Brute force attack is a well-known technique of trial and error attempts used by attackers to gain access to unauthorized data. It can be leveraged against servers as an online attack and also against files as a local attack.
The common denominator of all these types is that the same pattern is almost always the same:
In most cases the attacker would have to know two major keys from the diagram – let’s take for example a common scenario where the attacker tries a brute-force attack on the login interface of an applicaiton in order to find the correct credentials of a certain account. The known keys would be:
- Something I know – In this case, the username of the account that the attacker wants to hijack.
- The result – On each attempt, the attacker receives an indicator of failed/successful result.
The well-known brute-force methods are:
Preface How do we adjust the SDL (Security Development Lifecycle) process for the growing use of open source in internal/external systems we develop and maintain? This is a question I hear a lot lately from our customers in some recent SDL projects we (AppSec Labs) carried out for our customers. After we did some research, […]
In almost every Android application, developers expose activities without sufficient protections. Exposing activities can lead to various attacks. For example, an attacker or a malicious app installed on the same device, can call those exposed activities to invoke internal pages of the application. Calling internal pages puts the application at risk of phishing by manipulating […]
How do you perform a security test? Ever wanted to perform a penetration test on a security system (website, application, mobile and etc.) and just didn’t know where to start? These days, companies are very concerned about the security in their applications due to the increase in the number of disclosed vulnerabilities and exploits which can […]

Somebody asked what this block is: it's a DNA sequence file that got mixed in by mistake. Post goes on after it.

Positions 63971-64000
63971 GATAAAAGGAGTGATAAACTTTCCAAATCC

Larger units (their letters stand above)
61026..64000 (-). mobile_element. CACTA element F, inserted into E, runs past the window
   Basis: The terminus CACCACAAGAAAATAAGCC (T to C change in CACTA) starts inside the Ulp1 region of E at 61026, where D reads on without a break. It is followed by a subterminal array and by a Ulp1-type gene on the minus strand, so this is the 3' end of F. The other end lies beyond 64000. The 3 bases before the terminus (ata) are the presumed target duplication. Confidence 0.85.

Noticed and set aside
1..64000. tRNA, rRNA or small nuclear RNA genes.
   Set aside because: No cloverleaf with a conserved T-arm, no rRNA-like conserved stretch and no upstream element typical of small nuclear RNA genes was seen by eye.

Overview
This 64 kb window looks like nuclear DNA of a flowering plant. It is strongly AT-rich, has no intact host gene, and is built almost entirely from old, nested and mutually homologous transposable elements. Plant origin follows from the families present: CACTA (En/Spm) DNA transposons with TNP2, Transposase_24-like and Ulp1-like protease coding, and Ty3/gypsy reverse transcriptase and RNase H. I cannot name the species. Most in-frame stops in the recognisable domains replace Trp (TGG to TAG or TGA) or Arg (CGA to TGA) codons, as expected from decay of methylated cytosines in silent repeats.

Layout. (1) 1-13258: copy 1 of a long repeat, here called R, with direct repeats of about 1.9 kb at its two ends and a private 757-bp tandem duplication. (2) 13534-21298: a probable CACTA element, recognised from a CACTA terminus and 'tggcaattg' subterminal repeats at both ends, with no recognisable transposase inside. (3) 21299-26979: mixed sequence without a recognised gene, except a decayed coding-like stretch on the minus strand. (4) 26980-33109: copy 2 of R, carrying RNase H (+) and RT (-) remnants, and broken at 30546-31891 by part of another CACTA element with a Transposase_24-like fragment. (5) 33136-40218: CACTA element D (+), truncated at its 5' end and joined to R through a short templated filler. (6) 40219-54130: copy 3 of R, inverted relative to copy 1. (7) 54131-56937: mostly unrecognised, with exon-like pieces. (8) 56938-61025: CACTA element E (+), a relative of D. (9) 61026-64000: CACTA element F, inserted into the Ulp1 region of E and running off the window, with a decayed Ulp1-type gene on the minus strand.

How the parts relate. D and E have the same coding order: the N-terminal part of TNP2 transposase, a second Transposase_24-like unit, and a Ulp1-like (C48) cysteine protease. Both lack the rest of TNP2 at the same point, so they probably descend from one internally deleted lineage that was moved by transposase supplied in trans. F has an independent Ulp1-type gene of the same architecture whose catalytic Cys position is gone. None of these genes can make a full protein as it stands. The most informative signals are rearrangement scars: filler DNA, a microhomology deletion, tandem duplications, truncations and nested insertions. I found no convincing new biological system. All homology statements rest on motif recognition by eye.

Until recently, it was trivial for developers to disable the “save you password” feature implemented by all major browsers. However, in the last years, browser vendors have begun to actively discourage and prevent applications from disabling this feature. Their case is that the safest practice for users is to use a password manager, instead of having their passwords lying around on digital or physical support, where they can be exposed or stolen. Since it’s a client-side issue, they claim that the option should be given to users (and not to the developers) to disable this feature by configuring the browser itself.
Although this may be partly true, it does not take into account highly sensitive applications, which might be used on a shared computer, and which do not want to rely on the browser being properly configured (with autocomplete disabled). If this is your case, you should keep on reading.
It is now a real challenge to find a workaround that will work across all major browsers. So we came up with the following trick which detects the user’s browser version and acts accordingly:
The Advanced Packet Editor (APE) is an open-source project for a TCP and HTTP-based proxy that allows you to intercept and manipulate communication between clients and servers.
We at AppSec Labs have taken the project, modified and improved it into a useful tool for application penetration testing.
This tool is under the GPL license (for more information: http://www.gnu.org/licenses/gpl-3.0.en.html)
Over recent years, new security standards have been set by the W3C, and implemented by browser vendors. The idea was to create a set of HTTP headers that developers could use in order to add a browser-based layer of security for their web applications.
Indeed, many security problems can (or should) be remediated on the client side (e.g. Same Origin Policy), and by improving the security of the platforms it was clear that the overall security level of web applications would increase, with little regard to the actual server-side implementation.
Let’s present a quick overview of these HTTP headers:
Description: Enables a Cross-Site Scripting (XSS) filter in the browser that blocks the malicious reflected XSS code.
X-XSS-Protection: 1; mode=block
Supported Browsers: IE 8+, Chrome, Safari (WebKit).
Additional Information: https://blogs.msdn.microsoft.com/ie/2008/07/02/ie8-security-part-iv-the-xss-filter/
In Net beans 8, during debugging (in my case, smali debugging), you cannot change char sequence variables, they are shown as read-only strings. An example of usage is Android text-elements (EditText) whose value is stored in Obj.mText.mText in a char sequence. The following screenshot, shows a Tree view, but you cannot change the field in table view either.
So, I tried do the same with Net beans 6.8 and I found that it let me edit char-sequence variables. After some research I figured out that in order to enable editing of those variables I need to disable the auto formatting. You do this in tools menu -> options and remove the V of Default Char sequence formatter:
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